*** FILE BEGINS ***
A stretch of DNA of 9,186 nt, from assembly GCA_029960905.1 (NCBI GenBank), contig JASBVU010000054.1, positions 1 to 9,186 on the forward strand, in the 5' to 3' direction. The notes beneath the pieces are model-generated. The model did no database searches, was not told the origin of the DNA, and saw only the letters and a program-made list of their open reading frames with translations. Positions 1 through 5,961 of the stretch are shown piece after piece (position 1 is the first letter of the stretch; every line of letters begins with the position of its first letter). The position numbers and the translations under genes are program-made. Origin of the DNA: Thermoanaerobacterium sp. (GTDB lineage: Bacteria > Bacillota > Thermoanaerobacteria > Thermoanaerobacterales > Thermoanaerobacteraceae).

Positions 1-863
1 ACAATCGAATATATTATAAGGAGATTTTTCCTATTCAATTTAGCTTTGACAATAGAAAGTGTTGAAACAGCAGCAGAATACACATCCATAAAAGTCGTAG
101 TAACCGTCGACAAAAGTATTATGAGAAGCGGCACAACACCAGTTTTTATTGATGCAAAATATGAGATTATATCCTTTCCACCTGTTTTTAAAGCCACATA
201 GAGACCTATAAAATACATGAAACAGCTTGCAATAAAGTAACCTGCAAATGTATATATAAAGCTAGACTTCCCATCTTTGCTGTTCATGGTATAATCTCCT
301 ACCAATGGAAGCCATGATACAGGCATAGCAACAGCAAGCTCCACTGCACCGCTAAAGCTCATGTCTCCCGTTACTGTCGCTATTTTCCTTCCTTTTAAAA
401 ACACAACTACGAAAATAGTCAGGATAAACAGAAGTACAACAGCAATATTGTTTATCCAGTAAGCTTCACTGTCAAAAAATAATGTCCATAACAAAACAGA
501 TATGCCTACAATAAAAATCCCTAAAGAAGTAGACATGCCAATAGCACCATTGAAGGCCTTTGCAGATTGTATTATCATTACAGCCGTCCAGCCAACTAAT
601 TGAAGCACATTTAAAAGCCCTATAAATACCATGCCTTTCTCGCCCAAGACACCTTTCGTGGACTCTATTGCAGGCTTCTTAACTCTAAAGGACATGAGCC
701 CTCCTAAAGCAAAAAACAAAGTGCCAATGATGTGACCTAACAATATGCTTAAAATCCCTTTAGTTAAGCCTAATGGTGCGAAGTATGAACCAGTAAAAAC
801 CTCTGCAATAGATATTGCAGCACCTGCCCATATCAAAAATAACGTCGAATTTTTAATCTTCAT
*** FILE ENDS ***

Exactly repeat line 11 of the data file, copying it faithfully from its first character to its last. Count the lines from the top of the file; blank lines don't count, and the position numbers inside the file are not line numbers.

801 CTCTGCAATAGATATTGCAGCACCTGCCCATATCAAAAATAACGTCGAATTTTTAATCTTCAT